Storm forecast: millions remain on the path to a large-scale winter storm


Two-thirds of the U.S. is being affected by this storm, said CNN meteorologist Monica Garrett. On Saturday, significant snowfall is expected across much of the Midwest, Ohio Valley, Northeast and New England. Snow totals from six to 12 inches are possible, according to the National Weather Service.

"This storm will produce a widespread footprint of heavy snowfall in the Upper Mississippi Valley, across the Great Lakes, upstate New York, in the center of northern New England, with snow totals ranging from 6 to 12" + possible " , according to the meteorological service The Weather Prediction Center stated in its discussion on forecasting.
Ice caused a temporary closure at Kansas City International Airport in Missouri on Friday, where an airplane slid off the runway while taxiing at the airport terminal, an airport spokesman said. There were no known injuries.

In Guymon, Oklahoma, the ice was so slippery that resident Kassidy Stroup was unable to get up in the driveway. She shared a video of her futile struggle to open her truck door as she slid this way and that on the icy path.


Stroup planned to return to work later, she told CNN, after the ice melted a little.

Jenni Pittman, science and operations officer for the National Weather Service, posted on Twitter on Friday a time-lapse video of icicles forming on the roof overhang of her Olathe, Kansas home.

Pittman worked on telecommuting, she said, but her husband said the roads were "just passable".


Moment and impacts throughout the day

Snow should cover the Midwest in the early afternoon. Much of Minnesota, Michigan and northern Iowa could be left with a foot of snow.

Eastern cities like New York, Boston and Philadelphia will receive a quick snow grenade in the afternoon.


"This will be another complicated forecast for large cities along the I-95 corridor," said CNN meteorologist Taylor Ward.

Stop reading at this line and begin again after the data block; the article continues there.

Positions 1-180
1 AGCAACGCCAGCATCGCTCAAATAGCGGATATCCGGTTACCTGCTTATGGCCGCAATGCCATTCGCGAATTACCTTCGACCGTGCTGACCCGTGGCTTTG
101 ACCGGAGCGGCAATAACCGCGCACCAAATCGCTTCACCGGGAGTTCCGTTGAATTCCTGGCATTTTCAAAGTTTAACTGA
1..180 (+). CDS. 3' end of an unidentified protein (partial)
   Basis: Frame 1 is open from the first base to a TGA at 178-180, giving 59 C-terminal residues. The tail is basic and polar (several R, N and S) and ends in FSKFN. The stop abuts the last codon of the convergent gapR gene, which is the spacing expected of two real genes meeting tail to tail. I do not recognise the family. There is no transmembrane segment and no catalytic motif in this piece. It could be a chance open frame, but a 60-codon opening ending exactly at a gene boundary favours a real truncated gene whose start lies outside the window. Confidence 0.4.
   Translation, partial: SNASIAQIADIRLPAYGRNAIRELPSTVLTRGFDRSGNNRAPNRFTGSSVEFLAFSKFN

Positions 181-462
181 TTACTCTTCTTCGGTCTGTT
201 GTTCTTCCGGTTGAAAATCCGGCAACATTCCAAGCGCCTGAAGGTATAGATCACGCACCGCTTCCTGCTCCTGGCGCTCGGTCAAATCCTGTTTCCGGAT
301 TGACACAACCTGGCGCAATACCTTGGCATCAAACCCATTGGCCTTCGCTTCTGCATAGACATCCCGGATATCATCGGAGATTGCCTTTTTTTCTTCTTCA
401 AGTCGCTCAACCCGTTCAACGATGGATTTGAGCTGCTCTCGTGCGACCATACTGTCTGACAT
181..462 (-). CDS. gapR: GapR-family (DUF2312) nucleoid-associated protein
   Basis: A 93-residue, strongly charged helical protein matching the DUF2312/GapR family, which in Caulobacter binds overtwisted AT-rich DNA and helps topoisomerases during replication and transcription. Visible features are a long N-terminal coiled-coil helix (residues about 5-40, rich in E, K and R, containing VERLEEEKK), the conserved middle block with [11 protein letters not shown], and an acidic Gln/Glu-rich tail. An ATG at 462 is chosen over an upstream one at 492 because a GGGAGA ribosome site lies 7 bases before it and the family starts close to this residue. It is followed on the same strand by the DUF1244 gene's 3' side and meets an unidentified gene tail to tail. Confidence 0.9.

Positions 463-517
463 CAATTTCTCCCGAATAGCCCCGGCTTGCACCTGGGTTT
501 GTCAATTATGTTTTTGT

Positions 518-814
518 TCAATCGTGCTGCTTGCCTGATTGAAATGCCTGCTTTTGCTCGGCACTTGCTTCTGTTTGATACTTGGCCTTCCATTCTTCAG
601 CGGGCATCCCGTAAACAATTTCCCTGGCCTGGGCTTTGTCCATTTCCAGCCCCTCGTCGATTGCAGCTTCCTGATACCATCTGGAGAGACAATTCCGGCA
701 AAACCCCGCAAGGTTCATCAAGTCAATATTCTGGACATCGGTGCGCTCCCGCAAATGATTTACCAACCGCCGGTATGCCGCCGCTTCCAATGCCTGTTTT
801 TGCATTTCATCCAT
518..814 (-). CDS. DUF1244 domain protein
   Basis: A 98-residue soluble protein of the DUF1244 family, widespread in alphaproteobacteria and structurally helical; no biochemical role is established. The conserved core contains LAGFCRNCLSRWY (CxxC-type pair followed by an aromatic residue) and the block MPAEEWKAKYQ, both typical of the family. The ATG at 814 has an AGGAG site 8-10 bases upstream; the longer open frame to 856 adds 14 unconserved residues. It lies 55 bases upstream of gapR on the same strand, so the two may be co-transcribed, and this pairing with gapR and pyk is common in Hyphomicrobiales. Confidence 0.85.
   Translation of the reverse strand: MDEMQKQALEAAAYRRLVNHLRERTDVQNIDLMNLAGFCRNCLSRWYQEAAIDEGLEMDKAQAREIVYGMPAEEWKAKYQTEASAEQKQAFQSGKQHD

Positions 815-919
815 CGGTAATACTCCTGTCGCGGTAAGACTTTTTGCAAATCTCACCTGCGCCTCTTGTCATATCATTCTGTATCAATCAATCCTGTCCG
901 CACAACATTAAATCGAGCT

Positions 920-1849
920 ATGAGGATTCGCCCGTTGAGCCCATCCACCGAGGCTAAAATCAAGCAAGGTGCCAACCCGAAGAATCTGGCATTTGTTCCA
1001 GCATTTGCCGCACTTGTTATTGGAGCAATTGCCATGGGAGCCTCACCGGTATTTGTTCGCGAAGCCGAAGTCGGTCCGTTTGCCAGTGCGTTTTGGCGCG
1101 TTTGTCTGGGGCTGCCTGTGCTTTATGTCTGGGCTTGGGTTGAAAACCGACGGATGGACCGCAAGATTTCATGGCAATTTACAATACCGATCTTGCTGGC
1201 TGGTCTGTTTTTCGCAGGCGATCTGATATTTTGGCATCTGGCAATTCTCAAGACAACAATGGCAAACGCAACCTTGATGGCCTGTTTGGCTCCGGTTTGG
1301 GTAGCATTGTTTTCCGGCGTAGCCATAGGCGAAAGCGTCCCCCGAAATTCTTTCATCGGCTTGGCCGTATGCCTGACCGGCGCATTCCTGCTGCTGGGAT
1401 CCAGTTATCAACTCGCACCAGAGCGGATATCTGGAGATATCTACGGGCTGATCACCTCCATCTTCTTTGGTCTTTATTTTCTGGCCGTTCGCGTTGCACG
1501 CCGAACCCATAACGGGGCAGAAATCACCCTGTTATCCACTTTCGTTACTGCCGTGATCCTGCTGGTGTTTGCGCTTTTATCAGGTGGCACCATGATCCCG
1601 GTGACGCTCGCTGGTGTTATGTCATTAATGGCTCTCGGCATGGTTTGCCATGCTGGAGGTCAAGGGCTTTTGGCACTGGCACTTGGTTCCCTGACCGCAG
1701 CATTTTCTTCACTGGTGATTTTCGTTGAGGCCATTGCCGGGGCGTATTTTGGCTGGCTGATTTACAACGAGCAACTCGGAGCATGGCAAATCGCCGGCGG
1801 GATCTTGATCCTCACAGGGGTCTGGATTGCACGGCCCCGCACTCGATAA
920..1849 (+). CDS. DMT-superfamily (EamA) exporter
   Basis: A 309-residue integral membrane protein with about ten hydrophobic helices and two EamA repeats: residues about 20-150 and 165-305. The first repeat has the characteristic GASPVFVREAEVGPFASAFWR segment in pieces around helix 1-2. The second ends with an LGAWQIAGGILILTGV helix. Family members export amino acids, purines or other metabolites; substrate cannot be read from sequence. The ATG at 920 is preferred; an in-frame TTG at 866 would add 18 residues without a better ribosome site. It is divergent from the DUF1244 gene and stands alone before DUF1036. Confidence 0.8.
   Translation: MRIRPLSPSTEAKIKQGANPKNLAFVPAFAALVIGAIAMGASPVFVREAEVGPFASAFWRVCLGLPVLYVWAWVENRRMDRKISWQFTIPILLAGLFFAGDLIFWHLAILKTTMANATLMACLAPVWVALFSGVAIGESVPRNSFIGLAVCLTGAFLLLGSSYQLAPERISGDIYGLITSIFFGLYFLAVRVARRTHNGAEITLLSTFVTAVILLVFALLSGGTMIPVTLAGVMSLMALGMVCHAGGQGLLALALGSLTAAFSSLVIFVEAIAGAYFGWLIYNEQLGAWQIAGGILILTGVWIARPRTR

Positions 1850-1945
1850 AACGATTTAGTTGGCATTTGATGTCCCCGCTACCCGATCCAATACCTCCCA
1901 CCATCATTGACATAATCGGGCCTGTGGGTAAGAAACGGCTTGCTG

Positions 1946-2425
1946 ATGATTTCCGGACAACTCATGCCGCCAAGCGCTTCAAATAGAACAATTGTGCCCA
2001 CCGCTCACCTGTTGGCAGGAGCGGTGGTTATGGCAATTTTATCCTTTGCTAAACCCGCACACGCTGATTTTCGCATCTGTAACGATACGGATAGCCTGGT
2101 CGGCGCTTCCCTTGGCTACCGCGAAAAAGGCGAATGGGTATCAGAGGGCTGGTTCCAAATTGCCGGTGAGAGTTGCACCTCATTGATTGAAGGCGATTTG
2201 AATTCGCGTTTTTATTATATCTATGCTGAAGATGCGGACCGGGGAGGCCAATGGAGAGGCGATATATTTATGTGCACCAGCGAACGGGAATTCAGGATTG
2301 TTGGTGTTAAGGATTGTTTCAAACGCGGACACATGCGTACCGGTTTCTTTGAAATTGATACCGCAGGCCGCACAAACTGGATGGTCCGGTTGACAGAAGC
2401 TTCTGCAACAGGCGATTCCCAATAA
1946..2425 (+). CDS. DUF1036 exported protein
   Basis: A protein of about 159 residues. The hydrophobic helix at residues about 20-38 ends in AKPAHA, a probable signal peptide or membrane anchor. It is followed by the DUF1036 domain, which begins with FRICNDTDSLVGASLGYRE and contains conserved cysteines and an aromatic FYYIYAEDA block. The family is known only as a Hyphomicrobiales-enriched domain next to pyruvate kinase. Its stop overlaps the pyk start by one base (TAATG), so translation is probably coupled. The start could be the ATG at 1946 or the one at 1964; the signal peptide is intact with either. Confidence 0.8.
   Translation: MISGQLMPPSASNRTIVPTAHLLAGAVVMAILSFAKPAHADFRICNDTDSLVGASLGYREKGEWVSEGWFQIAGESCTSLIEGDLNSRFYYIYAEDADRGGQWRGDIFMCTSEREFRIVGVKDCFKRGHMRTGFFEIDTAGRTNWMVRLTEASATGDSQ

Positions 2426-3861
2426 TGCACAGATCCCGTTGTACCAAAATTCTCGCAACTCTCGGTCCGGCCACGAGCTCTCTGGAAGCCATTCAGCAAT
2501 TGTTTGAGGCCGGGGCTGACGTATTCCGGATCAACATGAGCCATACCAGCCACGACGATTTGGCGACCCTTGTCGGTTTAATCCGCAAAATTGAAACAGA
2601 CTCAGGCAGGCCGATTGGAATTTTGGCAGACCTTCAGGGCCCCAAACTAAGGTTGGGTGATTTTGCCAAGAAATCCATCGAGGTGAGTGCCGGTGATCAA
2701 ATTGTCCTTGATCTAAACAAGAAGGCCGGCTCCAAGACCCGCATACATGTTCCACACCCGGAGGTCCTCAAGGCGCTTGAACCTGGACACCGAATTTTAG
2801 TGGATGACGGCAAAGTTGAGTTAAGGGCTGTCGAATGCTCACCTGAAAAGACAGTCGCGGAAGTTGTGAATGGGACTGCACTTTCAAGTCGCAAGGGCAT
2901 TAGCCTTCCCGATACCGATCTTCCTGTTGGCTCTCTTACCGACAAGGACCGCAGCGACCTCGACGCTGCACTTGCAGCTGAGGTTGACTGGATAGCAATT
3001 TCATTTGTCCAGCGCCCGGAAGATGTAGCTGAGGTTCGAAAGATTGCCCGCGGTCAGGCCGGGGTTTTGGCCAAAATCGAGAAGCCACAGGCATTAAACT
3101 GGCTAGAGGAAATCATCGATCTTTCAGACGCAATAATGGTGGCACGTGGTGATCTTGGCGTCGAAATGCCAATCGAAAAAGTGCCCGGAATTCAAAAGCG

The precipitation will start like snow on Saturday, before the warmer air transitions to rain.

"New York City and Boston are likely to see 2 to 4 inches of snow before it all ends up raining on Saturday night and early Sunday," said Ward.

Inland areas have a better chance of staying in the snow and are likely to have slightly larger amounts.

Inland portions of the Northeast could be 20 to 30 cm in northern New York and up to 15 cm in northern Maine.

Parts of the Ohio valley can be left with a severe layer of ice. Up to 250 cm of ice can accumulate in places like Indianapolis, St. Louis and Cleveland.

Washington, DC, could even receive some ice before it starts to rain.

Expect significant headaches when traveling in areas affected by snow. Flights will be delayed or even canceled; therefore, check with your airline before traveling.

Airports like Chicago, New York and Boston may be the most affected by Saturday's weather.

Road trips will also be tricky. Wind conditions will create snow blows and off-white conditions in some of the most affected areas of the Midwest.

"The winds in these regions can reach gusts above 80 km / h, producing blows and considerable snow variations and life-threatening travel conditions", according to the meteorological service.

Very low temperatures will follow the storm

Behind the system, extremely low temperatures set in at the end of the weekend and at the beginning of the week.

"Temperatures well below average probably in this arctic air, with temperatures up to 20 degrees below average," according to the meteorological service.

"After the storm comes out, the intense cold will set in. The high temperatures in the region will remain in the digits of a Sunday and until the beginning of next week, while the night temperatures will drop from 10 to 20 degrees below zero", says Enfermaria.

Colorado Hooker, Pineapple Express and other colorful names of the winter storm

Minneapolis will drop below zero on Sunday, Monday and Tuesday mornings. Temperatures will only reach one digit on Sunday. Chicago lows will be in the digits from Sunday to Tuesday morning, with increases in teenagers and lows in their 20s.

Wind conditions will make temperatures appear much colder.

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